The opposition on this one is very tough, however. And in addition, the Tennessee-Midwestern group which is importing Trans-Canada gas in the Upper Mid- west, is not being very helpful to the Consumers Gas project just now. The Tennessee-Midwestern people fear export of Canadian gas into New York State could jeopardize the Upper Nfidwest deal. In addition, they'd like to distribute the gas themselves, not the small St. Lawrence Gas Co. set up now to do the distribu- tion.

The Tennessee-Midwest attitude is, let's settle the Upper Midwest deal first, then talk about New York State. Thus, they are seeking to postpone any serious action on the Consumers Gas project until the FPC has acted on the Trans- Canada deal at Emerson, Manitoba.

W * * Canadian farmers are very much affected by a squabble between the Senate and House over extension of Public Law 480, that U.S. surplus disposal law. The House passed a law extending it for one year and authorizing spending of $1.5 billion for accepting foreign currencies instead of dollars. The Senate, however, went for three years and $4.5 billion. So now a compromise must be worked out. The Administration wants only a one year extension, and presumably Ottawa would be far happier with this, too.

Under this law, while much humanitarian good has been done in distribut- ing surpluses, Canadian farmers also have found some customers become former customers. We‘ve lost out to the U.S. because of this cut-rate law in sales to Europe, South America and Africa. The law will be around for a good many years to come, but even so, it would be better for Canada to have the year-to-year renewal. . .better, that is, at least until the Americans are willing to join in a truly effective multilateral consultation on surplus disposals.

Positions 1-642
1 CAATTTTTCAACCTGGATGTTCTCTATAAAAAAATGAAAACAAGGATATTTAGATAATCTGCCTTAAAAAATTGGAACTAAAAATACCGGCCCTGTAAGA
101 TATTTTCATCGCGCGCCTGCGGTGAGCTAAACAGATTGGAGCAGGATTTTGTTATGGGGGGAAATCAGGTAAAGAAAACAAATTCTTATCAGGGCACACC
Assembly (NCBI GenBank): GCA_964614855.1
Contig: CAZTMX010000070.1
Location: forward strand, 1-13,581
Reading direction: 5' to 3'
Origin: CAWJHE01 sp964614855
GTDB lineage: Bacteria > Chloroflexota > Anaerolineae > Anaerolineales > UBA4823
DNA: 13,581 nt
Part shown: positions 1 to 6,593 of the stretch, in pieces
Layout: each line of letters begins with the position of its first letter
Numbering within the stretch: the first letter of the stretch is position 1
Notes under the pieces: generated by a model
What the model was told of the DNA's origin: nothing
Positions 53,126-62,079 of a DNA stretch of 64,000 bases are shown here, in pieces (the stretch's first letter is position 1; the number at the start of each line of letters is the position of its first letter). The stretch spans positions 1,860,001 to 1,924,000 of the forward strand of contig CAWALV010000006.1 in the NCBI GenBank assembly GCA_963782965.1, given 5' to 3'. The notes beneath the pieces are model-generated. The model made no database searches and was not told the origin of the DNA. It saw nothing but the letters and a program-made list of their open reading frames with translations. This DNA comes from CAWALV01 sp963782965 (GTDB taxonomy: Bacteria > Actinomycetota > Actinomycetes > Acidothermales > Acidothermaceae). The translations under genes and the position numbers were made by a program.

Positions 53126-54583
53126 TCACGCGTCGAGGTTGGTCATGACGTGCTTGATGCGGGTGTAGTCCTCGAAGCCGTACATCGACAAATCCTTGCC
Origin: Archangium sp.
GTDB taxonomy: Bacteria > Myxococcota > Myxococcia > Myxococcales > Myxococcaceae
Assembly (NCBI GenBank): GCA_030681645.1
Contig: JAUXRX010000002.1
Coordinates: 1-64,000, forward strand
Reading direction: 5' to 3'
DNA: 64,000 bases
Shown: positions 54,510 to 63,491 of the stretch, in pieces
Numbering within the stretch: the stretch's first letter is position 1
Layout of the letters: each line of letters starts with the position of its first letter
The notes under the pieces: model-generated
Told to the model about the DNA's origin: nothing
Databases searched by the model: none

* * There are a lot of bills of importance to Canada now either being rushed through the dying days of the Congress or being put on the shelf. We'll have a full report on these in the next issue. There is such a rush around this town when the Congress is winding up a Session that many bills slip through barely noticed in all the hurly burly.

For instance, mandatory pilotage on the Great Lakes is one of these. ‘A bill for this has been on the House calendar for several weeks. It's been passed over twice, but may get approval before the Congressmen go home. The Boggs bill providing tax deferrals for U.S. corporations making foreign investments, is an- other one. This could, in effect, mean a kind of temporary subsidy for American plants operating in Canada. The bill still is in the "iffy" stage in the House, but will bear watching. Q

And it's important to remember that those bills of interest to you which do not pass this year, still remain alive for 1960. A bill only dies when a

.Congress ends, and this 1959 Session is only the first half of the present Congress.

So, while we may have escaped many a headache during this year, it very likely will come back to haunt us next year.

* * And one of these headaches certainly will be the "Chicago water steal." The Senate action in referring this to the Senate Foreign Relations Committee is